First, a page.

Texas Christian University is a major private teaching and research university with the residential, person-centered environment unusually found on a small college campus. While accomplishing its mission of educating individuals to think and act as ethical leaders and responsible citizens in the global community, the University provides the unique TCU experience. This experience gives students an uncommon balance of at least four factors:
Comprising seven academic divisionsAddRan College of Liberal Arts, M.J. Neeley School of Business, the College of Communication, the College of Education, the College of Fine Arts, Harris College of Nursing & Health Sciences, and the College of Science & EngineeringTCU is independent and self-governing.
Nationally recognized Division I-A athletics contributes to the vital collegiality of the campus. Of the 20 sportsfootball and baseball for men; volleyball, rifle, equestrian, and soccer for women; and basketball, cross country, track, tennis, golf, and swimming and diving for men and womenseveral are ranked in the nation's Top 25.
International study, an institutional priority at TCU, provides students an opportunity to live and learn abroad. The Center for International Studies: TCU Abroad offers a wide range of academic programs, including summer courses led by TCU faculty members and semester programs in London, Seville and Florence. Other study abroad opportunities include partner programs and exchange programs in various locations around the world.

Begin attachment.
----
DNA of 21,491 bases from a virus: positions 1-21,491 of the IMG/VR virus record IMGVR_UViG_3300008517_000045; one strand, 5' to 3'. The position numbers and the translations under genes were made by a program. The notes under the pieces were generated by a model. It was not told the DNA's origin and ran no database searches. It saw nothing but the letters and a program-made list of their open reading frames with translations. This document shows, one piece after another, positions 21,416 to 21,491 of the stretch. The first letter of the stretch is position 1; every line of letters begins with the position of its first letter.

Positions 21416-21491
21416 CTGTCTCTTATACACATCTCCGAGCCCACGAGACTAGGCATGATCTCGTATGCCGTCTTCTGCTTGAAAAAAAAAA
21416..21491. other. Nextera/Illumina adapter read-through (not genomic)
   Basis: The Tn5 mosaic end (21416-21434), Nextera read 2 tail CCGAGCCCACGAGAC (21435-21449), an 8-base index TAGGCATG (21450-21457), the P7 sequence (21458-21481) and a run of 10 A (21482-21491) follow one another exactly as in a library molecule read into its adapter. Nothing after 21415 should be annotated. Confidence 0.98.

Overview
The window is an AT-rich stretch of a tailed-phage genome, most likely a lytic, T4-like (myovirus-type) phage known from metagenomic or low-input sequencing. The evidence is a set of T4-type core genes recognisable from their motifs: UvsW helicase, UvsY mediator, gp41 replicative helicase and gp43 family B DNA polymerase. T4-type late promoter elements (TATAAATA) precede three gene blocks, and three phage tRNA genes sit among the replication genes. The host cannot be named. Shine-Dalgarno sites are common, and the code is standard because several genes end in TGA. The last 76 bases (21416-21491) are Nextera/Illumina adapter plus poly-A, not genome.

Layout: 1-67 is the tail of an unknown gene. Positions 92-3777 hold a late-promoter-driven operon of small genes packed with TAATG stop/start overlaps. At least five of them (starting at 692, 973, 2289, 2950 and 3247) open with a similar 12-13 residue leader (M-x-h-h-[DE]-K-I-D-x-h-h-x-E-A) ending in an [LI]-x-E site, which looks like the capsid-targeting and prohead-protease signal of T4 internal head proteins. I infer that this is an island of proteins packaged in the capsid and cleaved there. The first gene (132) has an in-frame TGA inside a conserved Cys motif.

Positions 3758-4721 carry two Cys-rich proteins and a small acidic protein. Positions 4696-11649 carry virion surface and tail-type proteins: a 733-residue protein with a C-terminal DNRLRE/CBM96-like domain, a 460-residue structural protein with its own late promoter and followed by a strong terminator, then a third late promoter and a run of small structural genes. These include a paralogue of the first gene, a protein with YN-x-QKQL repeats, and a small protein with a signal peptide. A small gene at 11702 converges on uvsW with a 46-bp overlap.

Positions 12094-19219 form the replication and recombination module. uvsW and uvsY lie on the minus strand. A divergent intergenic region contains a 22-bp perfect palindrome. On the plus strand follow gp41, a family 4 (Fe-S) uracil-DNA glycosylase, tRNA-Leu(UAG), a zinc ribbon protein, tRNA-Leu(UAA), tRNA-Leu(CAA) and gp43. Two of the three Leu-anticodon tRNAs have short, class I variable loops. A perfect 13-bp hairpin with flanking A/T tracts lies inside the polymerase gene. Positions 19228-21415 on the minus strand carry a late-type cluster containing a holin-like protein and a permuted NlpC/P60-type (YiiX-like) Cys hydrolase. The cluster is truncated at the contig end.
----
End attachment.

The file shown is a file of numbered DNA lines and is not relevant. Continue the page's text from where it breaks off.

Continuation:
The school that was to be TCU was born in the troubled years following the Civil War. In 1869, young brothers Addison and Randolph Clark began holding classes in the village of Fort Worth, from which cattle trails ranged northward. In 1873, they moved 40 miles away to establish AddRan Male and Female College at bucolic Thorp Spring. Inclusion of women in the title is arguably the first instance of coeducation in the Southwest.
After 20 years, the school affiliated with the Christian Churches of Texas and became AddRan Christian College. Moved to Waco in 1895, the school changed its name in 1902 to Texas Christian University. Fire destroyed its main building in 1910, and the University returned to Fort Worth and opened in its present location in 1911. Its future was assured in 1923 with a gift by Mrs. Mary Couts Burnett.
With a controlled enrollment of about 8,700 students, TCU draws from all 50 states and more than 75 countries. Of the 479 full-time faculty, 54 percent are tenured; the student-faculty ratio is about 14:1. The 283-acre campus, located only a few miles from downtown Fort Worth, houses more than 3,300 students and offers a full range of activities and recreational facilities for students.
In short, higher education may be a business to some, but at TCU, we consider it our mission:
To educate individuals to think and act as ethical leaders and responsible citizens in the global community.
Texas Christian University